Unfortunately, heightened vigilance against scams has led to some disruptions in legitimate activities. For example, 87% of Australians avoid phone calls from unknown numbers due to scam fears, and 15% have missed a genuine payment assuming it was fraudulent.

Bonnie Brady emphasises the importance of staying informed about online safety: “The convenience of online shopping has never been more popular, but we must all do the work to learn how to stay safe online, and to keep that understanding up as new threats emerge. The protective steps that each of us can take are simple and often free, but no one can take them for us.”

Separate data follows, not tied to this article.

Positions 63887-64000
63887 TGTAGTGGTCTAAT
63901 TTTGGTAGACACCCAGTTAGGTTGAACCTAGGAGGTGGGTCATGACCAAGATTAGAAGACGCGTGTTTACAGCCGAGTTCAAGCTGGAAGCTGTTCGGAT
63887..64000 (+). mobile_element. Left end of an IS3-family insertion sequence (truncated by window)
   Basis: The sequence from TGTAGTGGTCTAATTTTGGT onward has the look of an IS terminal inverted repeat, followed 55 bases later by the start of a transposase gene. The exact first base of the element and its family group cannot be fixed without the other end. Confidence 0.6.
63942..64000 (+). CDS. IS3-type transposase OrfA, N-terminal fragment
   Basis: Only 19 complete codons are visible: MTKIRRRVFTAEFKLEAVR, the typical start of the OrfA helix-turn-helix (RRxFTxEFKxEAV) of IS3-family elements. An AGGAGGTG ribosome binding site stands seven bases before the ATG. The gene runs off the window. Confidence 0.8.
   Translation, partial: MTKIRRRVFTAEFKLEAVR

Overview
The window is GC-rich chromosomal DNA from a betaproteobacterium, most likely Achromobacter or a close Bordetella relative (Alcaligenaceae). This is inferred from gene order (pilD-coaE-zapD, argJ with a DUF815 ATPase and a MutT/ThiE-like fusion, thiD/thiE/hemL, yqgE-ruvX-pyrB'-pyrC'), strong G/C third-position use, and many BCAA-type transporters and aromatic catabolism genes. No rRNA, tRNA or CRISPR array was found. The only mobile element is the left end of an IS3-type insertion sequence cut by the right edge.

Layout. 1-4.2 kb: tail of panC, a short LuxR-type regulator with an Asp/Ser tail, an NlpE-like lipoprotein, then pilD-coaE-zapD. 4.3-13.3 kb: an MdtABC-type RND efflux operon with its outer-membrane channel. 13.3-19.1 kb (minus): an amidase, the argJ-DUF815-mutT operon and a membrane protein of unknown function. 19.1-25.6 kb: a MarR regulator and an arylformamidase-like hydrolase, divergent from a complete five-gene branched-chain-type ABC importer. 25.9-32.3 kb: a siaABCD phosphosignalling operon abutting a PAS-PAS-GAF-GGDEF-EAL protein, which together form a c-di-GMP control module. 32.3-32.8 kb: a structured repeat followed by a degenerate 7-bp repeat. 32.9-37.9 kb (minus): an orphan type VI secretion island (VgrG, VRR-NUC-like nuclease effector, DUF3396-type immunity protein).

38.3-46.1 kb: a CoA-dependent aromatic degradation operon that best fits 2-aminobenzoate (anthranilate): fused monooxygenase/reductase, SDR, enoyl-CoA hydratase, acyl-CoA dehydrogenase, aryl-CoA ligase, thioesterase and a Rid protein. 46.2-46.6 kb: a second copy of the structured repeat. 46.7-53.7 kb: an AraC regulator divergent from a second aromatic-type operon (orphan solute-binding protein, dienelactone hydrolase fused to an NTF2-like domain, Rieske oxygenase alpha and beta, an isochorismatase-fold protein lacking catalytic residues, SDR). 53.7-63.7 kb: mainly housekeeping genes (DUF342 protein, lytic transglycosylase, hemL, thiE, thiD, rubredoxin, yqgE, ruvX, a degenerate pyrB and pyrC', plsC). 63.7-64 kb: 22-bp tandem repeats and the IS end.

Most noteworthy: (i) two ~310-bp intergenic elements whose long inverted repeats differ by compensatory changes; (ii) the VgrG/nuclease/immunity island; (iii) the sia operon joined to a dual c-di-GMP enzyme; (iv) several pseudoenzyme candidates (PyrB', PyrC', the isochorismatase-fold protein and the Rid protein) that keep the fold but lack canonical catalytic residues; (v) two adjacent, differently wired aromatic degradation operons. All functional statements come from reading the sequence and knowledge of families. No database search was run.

To help consumers shop safely and smartly during the EOFY sales, PayPal offers the following tips:

  1. Plan purchases: Make a list and budget before shopping to avoid impulse buys.
  2. Scrutinise suspicious sites: Look out for fake retail sites by checking for anomalies and verifying URLs.
  3. Check reviews: Look up online reviews to avoid fraudulent sellers.
  4. Understand return options: Ensure the retailer has a reasonable return policy.
  5. Compare prices in real time: Use tools like PayPal Honey to find the best deals and apply discount codes automatically.
  6. Keep financial details safe: Use secure payment methods like PayPal to protect your information.

These strategies can help Australians make the most of the EOFY sales while staying safe and within budget.

 

For more business news, click here.

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Builders Respond to NSW Budget

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NSW Budget Builders

Builders Respond to NSW Budget